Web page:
The judge’s written order was issued last month, and Ms. Martin’s contact with the witnesses occurred last week, according to e-mail messages made public by the court. The order was meant to sequester witnesses so their testimony would not be corrupted. It barred the witnesses from receiving the testimony of other witnesses or receiving any news accounts of the trial. The e-mail messages and the recent testimony show that Ms. Martin provided testimony and advice to seven witnesses.
Ms. Martin’s mother said her impression was that her daughter found her work at the Transportation Security Administration “not the most satisfying or rewarding type job” because it did not involve any big cases. Her current salary, according to a government employee database, is about $120,000 a year.
Others, some speaking for attribution and others not, said they could see why Ms. Martin would find herself in trouble.
Claudio Manno, who at the time of the Sept. 11 attack was the assistant administrator for security at the F.A.A., testified Tuesday that Ms. Martin had taken up too much time second-guessing him and bombarding him with e-mail messages and requests.
“She tended to go off target and wasted our time,” Mr. Manno said. “We didn’t think it was pertinent.”
A. P. Pishevar, a Maryland lawyer who tangled with Ms. Martin in another case, said her conduct in that case “sticks out like a sore thumb.”
According to court records, she led an effort on behalf of the government to try to intervene in a defamation, discrimination and malicious prosecution lawsuit brought against Lufthansa by one of Mr. Pishevar’s clients. The client was Kamyar Kalantar-Zadeh, an Iranian-born doctor, now an American citizen and associate professor of medicine at U.C.L.A. who was arrested and spent a night in jail after complaining about discriminatory treatment by Lufthansa officials at Dulles International Airport.
Lufthansa tried to have the case dismissed by filing a secret motion that said it had detained Mr. Kalantar to follow a secret F.A.A. security directive. According to court records, Ms. Martin urged Lufthansa to withhold the summary judgment motion and the security directive from both Mr. Kalantar and his lawyer, Mr. Pishevar.
Court records show that Ms. Martin said to one Lufthansa lawyer that ordinarily much of the evidence would be available to lawyers for a plaintiff. But she said the government sought to keep all the material from Mr. Pishevar, an American citizen and member of the bar in Washington, Maryland and the United States Supreme Court, because he had worked for an organization that fights discrimination in the United States against Iranians.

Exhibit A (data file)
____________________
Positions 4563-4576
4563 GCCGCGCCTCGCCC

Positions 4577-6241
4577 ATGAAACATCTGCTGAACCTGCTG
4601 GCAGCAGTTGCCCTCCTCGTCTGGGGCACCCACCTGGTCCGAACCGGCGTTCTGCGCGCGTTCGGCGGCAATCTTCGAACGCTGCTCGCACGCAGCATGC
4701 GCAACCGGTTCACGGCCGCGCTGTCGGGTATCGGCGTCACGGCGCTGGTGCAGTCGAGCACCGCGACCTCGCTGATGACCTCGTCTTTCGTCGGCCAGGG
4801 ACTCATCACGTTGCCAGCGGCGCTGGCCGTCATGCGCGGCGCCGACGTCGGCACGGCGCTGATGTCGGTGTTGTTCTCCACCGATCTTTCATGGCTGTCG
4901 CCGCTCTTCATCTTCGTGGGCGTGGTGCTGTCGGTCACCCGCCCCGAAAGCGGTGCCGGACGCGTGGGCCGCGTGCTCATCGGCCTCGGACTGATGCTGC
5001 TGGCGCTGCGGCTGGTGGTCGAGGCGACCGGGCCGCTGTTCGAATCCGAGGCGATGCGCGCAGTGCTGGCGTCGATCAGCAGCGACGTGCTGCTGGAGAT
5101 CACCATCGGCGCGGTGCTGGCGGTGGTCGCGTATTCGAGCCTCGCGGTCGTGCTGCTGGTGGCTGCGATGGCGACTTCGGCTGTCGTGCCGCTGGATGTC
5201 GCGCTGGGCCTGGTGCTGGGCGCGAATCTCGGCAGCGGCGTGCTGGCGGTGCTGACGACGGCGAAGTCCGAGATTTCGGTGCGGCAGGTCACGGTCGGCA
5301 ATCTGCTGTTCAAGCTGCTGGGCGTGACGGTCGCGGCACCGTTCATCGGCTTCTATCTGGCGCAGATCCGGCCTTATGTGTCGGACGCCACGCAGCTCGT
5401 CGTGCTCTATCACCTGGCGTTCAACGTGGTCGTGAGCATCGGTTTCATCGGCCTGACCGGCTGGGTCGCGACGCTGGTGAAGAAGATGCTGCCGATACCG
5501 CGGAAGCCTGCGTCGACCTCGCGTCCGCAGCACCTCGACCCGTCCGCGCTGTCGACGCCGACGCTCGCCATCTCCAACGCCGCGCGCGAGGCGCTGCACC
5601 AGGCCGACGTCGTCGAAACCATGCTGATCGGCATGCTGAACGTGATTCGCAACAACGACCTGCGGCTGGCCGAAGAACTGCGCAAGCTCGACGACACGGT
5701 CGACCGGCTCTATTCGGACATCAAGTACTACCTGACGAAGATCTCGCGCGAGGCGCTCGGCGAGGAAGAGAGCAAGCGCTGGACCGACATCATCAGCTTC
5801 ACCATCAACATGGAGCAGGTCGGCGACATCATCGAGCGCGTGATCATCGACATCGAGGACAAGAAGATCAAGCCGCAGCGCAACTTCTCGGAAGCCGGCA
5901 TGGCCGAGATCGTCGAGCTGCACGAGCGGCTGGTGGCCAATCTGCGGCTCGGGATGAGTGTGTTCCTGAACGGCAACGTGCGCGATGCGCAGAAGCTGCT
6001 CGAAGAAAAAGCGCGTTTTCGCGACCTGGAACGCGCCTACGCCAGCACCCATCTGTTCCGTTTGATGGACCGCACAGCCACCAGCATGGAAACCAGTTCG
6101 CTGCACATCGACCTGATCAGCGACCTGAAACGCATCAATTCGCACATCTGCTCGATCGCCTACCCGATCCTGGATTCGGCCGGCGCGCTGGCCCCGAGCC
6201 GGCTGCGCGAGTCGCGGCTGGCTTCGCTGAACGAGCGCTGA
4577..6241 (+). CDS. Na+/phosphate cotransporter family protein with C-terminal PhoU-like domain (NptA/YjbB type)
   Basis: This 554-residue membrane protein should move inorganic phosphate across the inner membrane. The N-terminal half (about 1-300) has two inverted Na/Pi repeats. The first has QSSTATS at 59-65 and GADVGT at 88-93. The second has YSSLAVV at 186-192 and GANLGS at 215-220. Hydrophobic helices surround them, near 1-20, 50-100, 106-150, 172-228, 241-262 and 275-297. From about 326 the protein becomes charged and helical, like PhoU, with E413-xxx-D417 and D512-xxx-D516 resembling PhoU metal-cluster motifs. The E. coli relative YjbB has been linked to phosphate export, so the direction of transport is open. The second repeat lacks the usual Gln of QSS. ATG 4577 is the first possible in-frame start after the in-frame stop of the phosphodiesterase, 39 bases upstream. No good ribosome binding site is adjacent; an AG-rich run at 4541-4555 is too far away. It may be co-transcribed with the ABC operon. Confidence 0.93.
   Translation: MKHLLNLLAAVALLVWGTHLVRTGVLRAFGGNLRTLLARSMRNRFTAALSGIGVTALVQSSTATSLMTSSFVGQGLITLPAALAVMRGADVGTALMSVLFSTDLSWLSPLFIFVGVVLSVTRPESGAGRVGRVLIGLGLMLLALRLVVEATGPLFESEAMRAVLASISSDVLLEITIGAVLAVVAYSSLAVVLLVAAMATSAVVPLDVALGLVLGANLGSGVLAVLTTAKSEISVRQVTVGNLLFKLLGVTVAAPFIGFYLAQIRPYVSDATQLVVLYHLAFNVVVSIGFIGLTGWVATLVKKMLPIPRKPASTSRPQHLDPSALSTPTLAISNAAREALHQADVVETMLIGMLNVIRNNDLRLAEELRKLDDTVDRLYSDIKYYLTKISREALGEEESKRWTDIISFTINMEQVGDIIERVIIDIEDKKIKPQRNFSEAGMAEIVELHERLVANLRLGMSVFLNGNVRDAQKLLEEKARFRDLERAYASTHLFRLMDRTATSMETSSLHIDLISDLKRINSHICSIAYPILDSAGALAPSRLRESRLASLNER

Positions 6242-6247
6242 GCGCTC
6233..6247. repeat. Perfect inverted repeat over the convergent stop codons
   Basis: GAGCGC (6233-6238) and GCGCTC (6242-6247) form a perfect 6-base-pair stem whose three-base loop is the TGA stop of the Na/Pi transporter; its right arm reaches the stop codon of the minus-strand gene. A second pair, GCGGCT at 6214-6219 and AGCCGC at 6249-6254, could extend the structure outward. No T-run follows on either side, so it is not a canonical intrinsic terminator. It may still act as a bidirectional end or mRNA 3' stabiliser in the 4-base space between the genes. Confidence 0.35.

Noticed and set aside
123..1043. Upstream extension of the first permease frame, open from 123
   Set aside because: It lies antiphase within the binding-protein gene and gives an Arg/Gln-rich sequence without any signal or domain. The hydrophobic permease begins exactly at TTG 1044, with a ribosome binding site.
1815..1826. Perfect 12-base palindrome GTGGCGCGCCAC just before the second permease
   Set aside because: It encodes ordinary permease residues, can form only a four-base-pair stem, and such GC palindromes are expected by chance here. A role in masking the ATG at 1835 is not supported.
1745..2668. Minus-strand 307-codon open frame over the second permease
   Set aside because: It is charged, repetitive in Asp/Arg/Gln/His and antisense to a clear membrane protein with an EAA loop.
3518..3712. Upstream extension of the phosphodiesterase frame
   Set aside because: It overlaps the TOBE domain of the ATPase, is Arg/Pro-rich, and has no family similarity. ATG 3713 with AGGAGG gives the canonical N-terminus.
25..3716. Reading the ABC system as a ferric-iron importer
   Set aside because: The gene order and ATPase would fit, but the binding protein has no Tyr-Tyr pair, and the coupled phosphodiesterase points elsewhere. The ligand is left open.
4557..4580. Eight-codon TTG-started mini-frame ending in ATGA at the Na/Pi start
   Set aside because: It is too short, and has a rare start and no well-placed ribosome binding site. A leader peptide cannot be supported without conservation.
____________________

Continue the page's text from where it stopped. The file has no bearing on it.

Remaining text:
Judge Henry H. Kennedy Jr. of the Federal District Court in Washington ultimately denied the effort to dismiss the case and directed the government to turn over the material, which remains under seal, Mr. Pishevar said. The case has not yet been set for trial.
Mr. Pishevar said he still felt numb from his experience with Ms. Martin, who he said was “from behind the scenes, trying to pull many of the strings.”
Told about the latest developments in the Moussaoui case, Mr. Pishevar paused, then said, “Res ipsa loquitur,” a Latin legal term meaning, “The thing speaks for itself.”
Others describe a more positive experience with Ms. Martin.
One of her earliest assignments was to monitor the trial brought by the survivors of those who died when Pan Am Flight 103 exploded over Lockerbie, Scotland. Her main job, according to a news account at the time and a lawyer involved in the case, was to get the judge to close the courtroom any time sensitive information was to come out.
James P. Kreindler, an aviation lawyer representing the survivors, said he could not account for what had happened in the Moussaoui trial. “When one is caught up in a massive bureaucracy, you may lose part of your perspective,” Mr. Kreindler said. “She may have lost a proper perspective on the proper role for any attorney involved in either the criminal or the civil justice system.”
“Carla is in my experience certainly not a bad person,” he added, “and this is a very, very unfortunate thing to see happen.”